The Crisis of Word

I have started to read Carl F. H. Henry’s monumental 6-volume set entitled God, Revelation, and Authority. The first volume was written in 1976. For the most part, it feels like it was written yesterday. Henry had a remarkable feel for where culture was headed. Take some of these quotations as examples:


Few times in history has revealed religion been forced to contend with such serious problems of truth and word, and never in the past have the role of words and the nature of truth been as misty and undefined as now. Only if we recognize that the truth of truth-indeed, the meaning of meaning-is today in doubt, and that this uncertainty stifles the word as a carrier of God’s truth and moral judgment, do we fathom the depth of the present crisis…Such preference for the nonverbal is especially conspicuous among the younger generation who increasingly surmise that words are a cover-up rather than a revelation of truth. (vol 1, p. 24).


Neo-Protestant ecumenism, moreover, put its own premium on verbal ambiguity as being useful for promoting ecclesiastical unity. Such semantic juggling is not unlike the commercial practice of abusing sacred symbols for the sake of pushing sales (vol 1, p. 26).


Music and the arts become subjectively introverted and tend to lose significance as a realm of shared experience and communication…But the modern cult of nonverbal experience poses a challenge not only to revealed religion; it makes trivial the whole cultural inheritance of the Western world as well (vol 1, p. 26).

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3 Comments

  1. December 21, 2010 at 1:55 am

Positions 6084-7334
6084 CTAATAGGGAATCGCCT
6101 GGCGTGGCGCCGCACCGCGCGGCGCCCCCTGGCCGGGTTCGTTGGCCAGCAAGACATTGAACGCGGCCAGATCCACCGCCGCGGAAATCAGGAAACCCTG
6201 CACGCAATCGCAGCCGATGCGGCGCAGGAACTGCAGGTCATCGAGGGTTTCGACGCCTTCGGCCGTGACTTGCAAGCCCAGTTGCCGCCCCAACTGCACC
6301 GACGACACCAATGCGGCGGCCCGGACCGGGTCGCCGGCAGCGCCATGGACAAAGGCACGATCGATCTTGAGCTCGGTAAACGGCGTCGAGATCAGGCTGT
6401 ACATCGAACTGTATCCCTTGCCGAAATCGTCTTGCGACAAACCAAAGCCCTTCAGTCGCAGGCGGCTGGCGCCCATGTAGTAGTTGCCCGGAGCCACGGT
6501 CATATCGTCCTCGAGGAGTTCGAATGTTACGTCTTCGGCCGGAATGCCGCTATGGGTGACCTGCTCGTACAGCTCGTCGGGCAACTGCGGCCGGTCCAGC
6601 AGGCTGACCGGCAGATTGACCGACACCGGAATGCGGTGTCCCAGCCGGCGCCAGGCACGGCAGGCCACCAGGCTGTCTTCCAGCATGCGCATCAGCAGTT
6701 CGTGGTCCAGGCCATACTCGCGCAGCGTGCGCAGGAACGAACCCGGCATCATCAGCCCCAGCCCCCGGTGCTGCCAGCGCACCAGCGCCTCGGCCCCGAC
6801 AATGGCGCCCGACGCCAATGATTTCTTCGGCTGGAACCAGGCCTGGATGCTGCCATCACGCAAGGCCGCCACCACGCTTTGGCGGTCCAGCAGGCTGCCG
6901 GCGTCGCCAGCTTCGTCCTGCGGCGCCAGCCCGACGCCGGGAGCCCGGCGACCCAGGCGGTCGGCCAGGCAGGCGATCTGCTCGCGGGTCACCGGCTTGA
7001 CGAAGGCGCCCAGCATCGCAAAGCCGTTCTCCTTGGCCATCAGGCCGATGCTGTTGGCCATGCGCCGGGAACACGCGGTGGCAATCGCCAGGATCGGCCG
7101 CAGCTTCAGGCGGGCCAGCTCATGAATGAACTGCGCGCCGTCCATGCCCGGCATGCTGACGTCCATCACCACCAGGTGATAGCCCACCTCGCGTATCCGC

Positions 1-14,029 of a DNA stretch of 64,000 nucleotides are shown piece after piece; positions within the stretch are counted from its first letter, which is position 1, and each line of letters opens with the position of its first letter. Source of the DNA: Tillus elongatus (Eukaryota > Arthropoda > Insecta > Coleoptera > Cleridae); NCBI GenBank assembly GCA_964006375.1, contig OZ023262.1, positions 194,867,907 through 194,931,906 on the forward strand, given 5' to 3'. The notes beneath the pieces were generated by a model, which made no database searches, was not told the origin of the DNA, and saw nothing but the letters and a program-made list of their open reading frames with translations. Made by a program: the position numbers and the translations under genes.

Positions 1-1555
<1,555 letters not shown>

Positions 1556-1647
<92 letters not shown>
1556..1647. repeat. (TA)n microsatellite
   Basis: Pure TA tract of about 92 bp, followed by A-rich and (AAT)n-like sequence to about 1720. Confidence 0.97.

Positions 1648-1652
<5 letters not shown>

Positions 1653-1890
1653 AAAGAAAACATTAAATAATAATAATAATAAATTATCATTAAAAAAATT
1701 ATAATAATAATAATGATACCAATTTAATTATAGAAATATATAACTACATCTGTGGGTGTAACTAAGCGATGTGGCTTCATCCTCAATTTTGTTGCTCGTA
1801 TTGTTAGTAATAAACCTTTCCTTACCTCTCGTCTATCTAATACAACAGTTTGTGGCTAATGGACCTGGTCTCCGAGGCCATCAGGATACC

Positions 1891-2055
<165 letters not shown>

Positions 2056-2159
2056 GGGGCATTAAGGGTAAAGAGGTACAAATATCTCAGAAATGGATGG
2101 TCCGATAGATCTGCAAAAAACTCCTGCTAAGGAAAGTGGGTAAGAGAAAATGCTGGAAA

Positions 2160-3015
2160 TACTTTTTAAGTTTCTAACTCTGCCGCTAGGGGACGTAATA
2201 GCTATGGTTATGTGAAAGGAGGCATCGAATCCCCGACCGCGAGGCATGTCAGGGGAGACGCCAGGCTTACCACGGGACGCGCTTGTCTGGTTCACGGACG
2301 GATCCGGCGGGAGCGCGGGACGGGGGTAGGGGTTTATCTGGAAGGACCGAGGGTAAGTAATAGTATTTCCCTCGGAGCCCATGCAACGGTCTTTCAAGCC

I have the original six-volume set as published by Word Books of (in those days) Waco, Texas. Carl (1913-2003) and his wife, Helga (1915-2004 – she survived her husband by less than a year) spent their last years in Watertown, Wisconsin (a place, from my understanding, having connections with Helga’s family). You’re right: Carl Henry was remarkably prescient in his view of society. The books are very interesting to read, not least (as I’m sure you’re discovering) because of Henry’s rather concentrated writing style – a product, doubtless, of his years in journalism.

    Here’s another quote, from Volume 1: “The world of unbelief often points an accusing finger at professing Christians and, noting the incompatibility of some actions with the tenets of biblical theism, declares them to be woefully inconsistent in the life of faith. But the life style of the secular modern man privately compromises the world-life view he publicly professes not only to the point of logical contradiction but to the point also of spiritual gullibility.” (p. 145)

    Any Christian who loves to read both theology and about culture will learn a great deal from this set.

    Incidentally, I once met Henry, briefly, after he gave a lecture at Fuller Seminary (I know, I know…). Even in his early 80s and having not lived on his native Long Island for several decades, he still had a heavy “Noo Yawk” accent.

  2. John Bugay said,

    December 27, 2010 at 3:53 am

    Neo-Protestant ecumenism, moreover, put its own premium on verbal ambiguity as being useful for promoting ecclesiastical unity.

    Roman Catholics that we’ve seen here also rely on “verbal ambiguity”. How odd is that?

  3. Bob S. said,

    January 7, 2011 at 12:40 am

    Now, Johnnie, dinnae be banging on the papists. They have feelins just like uther folk and wadna dae to be rude tae thaim if we want thaim to cam ower to oor hoose an ploy a bit as we seem tae aroond here.

    Seriously, I have not had a chance to read Henry, but his thesis seems to be in line with Postman’s in Amusing Ourselves to Death, in which he contrasts the Gutenberg/print culture with the rise of a TV/visual culture. Postman as a Jew, though he refers to the Second Commandment, does not further tie the Gutenberg printing revolution in with the Reformation and the objective Protestant emphasis on preaching – both revolving around words – as over and against the Roman visual drama of the mass or what is seen.
    FTM it remains to be seen whether the internet is more subjective TV/YouTube or word/print oriented, though I have a suspicion pictures are winning.
    To be sure over at Called to Communion, they see the need for something more visual than snowflakes in the theme for the site.


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